For instance, when he started on a county town weekly it would cover two magistrates’ courts daily, quarter sessions, assizes, county court and bankruptcy hearings. Nowadays, does anyone go to court at all? Just think of all the stories that are missed, the miscreants not held to account.

Old Proddie says he’s given up on his local rag and has to rely on his council website and its email alerts for ‘news’ about his community. But they only tell you what they want you to know and as Hearst said: ‘News is something someone wants to suppress.’

Here’s a question for you, RF: Do you think I am in the right job?

Get fell in!

Dear Aunt Marje,

Do you think young people should have some form of military training?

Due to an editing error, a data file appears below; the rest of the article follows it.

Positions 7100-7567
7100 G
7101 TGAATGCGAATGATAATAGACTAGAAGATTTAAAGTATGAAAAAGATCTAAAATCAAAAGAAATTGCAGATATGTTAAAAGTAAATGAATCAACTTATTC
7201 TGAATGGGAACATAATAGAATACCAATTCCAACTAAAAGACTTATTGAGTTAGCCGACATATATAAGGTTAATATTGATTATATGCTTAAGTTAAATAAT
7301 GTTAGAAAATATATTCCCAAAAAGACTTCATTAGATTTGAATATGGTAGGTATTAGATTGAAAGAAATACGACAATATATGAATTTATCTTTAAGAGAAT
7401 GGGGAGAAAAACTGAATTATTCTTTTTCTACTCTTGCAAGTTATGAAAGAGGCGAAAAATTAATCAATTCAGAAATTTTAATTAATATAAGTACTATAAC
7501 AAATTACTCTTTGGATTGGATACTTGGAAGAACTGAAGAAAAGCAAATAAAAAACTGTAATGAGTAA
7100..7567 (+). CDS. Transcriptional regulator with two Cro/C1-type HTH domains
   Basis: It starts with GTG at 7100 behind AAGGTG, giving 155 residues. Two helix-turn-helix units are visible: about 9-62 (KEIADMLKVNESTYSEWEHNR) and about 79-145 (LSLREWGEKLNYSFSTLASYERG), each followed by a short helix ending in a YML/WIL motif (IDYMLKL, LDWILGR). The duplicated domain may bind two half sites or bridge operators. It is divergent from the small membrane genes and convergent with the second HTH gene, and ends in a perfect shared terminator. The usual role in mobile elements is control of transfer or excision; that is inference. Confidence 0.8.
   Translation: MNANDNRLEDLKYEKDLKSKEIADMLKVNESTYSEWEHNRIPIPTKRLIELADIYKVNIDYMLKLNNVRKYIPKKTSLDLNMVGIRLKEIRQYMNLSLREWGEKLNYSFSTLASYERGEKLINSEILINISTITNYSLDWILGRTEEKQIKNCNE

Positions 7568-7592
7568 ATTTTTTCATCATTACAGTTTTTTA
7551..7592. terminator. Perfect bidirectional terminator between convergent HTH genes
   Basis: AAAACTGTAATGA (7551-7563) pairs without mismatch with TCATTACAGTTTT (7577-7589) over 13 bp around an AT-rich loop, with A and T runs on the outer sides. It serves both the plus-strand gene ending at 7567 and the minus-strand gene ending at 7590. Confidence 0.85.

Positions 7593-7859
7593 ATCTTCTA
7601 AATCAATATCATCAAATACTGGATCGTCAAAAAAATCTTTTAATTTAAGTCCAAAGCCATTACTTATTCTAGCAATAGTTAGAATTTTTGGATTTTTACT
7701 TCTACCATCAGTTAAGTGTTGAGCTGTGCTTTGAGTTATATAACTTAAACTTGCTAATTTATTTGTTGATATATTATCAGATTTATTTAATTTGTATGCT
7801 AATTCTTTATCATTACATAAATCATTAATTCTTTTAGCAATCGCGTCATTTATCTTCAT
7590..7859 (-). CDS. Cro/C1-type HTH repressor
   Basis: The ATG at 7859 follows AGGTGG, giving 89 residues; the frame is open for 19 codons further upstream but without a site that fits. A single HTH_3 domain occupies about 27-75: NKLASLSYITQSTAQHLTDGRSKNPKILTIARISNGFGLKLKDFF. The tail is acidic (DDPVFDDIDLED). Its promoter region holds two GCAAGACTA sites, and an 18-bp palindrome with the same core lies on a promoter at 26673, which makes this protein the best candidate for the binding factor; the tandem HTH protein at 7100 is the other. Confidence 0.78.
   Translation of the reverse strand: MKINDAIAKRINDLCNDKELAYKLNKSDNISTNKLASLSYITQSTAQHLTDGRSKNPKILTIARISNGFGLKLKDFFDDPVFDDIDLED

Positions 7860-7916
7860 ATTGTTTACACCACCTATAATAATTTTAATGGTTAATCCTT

Square Basher

Dear SB,

Although my old school, Lady Eleanor Holles, had a CCF detachment, I never joined but they say the games mistress, Miss Fortescue-Pirbright, would have reduced a bunch of squaddies to tears in no time. I once overheard Parry, the school porter, saying of her: ‘Old Thunderthighs could make me stand to attention any time’ but I’m not really sure what he was referring to. 

My cousin, Richie, went to an obscure school in Northern Ireland where the Corps was run by a former Ranger (you know, the ones with the funny green hats). But he said that all they seemed to do was stand around shouting ‘No surrender!’ at each other. 

Perhaps you’re thinking of the Scouts. I Zoomed my great aunt, Edith Ladysmith-Shanks, who knew the Baden Powells between the wars, at her Pitlochry care home. She recalled fondly the boys camping in Fowler’s Meadow behind the Dower House and watching them fiddling around in their tight khaki shorts. With an outrageous wink, she said: ‘Now that even the Chief Scout is bare, all bets are orf. Be Prepared, don’t ye know?’ I’m still trying to work out what she meant.

Trouble brewing

Dear Aunt Marje,

Do you think there is anything about which more bollocks is written and spoken than Real Ale?

Betty Babycham

Dear BB,